May 28, 1999 – Luana Ross & Stormy Ogden: “The Prisonification of Indigenous Women”
Friday, May 28 | 4:00 pm | Oakes Mural Room
Luana Ross, a member of the Salish and Kootenai tribes, will speak on Native women in the prison industrial complex. Her publications include Inventing the Savage: The Social Construction of Native Criminality (University of Texas Press, 1996), “Resistance and Survivance: Cultural Genocide and Imprisoned Native American Women,” (Race, Gender & Class 3(2) Winter, 1995), and “Personalizing Methodology: Narratives of Imprisoned Women.” in On Our Own Terms, Ines Hernandez-Avila (ed.), (forthcoming). She is Professor of Native American Studies at UC Davis.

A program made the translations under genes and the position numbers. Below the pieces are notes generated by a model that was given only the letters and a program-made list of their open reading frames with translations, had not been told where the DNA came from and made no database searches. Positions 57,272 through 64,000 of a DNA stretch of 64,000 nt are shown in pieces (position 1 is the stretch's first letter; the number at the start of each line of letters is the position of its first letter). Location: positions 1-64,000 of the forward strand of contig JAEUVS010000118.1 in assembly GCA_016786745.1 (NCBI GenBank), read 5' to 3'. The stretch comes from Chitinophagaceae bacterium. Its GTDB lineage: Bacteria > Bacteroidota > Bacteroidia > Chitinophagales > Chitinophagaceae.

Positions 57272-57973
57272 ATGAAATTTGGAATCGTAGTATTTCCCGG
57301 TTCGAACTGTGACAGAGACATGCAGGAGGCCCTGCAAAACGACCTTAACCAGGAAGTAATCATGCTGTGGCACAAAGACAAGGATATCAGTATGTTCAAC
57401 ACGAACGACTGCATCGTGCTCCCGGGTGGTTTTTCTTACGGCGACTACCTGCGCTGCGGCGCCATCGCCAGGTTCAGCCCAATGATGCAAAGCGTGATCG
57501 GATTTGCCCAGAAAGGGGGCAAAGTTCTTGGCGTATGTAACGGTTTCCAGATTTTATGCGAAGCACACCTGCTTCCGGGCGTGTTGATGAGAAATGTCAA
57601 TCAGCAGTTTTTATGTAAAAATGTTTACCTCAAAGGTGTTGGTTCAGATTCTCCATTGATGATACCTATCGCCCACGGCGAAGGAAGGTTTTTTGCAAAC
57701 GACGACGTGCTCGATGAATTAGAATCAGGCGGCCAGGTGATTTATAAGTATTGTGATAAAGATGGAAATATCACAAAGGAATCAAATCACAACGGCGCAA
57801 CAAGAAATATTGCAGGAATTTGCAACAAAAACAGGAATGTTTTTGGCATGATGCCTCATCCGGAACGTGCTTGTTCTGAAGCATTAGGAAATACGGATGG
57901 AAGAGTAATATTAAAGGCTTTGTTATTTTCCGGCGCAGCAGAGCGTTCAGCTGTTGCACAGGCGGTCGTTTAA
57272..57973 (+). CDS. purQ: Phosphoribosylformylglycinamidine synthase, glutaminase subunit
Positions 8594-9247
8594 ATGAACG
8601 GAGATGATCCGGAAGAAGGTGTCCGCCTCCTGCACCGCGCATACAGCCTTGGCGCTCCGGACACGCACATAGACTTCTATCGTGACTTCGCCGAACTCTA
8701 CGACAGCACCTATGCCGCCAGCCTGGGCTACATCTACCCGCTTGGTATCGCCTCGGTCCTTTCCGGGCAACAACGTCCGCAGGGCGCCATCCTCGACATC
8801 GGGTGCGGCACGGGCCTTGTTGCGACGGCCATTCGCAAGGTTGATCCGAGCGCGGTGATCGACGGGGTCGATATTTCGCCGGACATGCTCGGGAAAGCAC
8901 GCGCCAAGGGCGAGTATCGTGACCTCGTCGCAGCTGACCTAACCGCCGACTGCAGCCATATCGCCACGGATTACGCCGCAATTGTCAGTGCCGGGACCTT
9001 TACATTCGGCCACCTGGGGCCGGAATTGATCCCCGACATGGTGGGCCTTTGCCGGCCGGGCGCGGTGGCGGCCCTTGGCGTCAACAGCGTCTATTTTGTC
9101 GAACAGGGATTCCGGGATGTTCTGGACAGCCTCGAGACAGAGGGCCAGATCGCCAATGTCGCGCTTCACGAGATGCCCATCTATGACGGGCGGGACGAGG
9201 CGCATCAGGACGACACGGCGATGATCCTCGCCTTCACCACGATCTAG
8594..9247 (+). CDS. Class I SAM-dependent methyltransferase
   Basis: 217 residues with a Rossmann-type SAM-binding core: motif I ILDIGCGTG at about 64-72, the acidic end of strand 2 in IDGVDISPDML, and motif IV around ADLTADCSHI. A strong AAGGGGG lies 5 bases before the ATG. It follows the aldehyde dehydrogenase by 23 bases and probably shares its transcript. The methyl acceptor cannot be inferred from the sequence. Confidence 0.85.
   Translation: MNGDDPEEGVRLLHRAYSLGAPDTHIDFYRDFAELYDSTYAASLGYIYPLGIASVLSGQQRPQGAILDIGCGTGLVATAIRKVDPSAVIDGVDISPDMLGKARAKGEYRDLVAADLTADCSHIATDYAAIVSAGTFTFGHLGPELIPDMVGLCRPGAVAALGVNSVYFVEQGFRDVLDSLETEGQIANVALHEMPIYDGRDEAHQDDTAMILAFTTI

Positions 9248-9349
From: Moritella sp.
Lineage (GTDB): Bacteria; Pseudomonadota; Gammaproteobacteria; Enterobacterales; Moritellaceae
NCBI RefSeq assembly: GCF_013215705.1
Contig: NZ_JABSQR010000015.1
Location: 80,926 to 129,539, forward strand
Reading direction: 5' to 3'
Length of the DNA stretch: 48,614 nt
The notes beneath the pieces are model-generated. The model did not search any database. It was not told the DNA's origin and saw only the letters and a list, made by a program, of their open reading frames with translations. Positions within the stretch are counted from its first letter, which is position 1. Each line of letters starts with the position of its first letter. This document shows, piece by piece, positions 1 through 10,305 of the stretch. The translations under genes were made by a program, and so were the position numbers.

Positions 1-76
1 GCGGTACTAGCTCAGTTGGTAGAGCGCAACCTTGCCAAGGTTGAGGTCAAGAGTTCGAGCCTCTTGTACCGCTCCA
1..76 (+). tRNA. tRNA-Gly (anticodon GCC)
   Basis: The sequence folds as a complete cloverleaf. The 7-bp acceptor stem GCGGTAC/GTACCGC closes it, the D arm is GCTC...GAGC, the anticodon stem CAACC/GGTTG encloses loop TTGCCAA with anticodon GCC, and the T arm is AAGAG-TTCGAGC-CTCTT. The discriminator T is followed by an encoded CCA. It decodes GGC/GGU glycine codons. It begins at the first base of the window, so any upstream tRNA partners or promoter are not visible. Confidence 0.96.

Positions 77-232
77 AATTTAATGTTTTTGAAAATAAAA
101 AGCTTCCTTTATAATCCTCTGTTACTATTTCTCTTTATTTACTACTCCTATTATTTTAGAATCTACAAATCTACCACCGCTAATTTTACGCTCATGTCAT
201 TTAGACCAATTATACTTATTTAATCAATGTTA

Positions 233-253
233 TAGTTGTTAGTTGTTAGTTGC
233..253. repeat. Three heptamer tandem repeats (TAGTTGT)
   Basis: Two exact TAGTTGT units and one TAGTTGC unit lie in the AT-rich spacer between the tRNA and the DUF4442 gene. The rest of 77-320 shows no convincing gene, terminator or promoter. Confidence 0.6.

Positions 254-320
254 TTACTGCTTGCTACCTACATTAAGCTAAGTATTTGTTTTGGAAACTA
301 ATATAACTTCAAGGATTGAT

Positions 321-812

Stormy Ogden is Kashaya Pomo and Yokuts from Tule River Indian Reservation. She is an activist and advocate for Native women in prison. Ogden is a former prisoner of California Rehabilitation Center in Norco, where she was instrumental in the approval of the first sweat lodge for Indian women in a California prison. She is co-author of the book, The American Indian in a White Man’s Prison: A Story of Genocide.
Sponsored by the Native American Studies Research Cluster.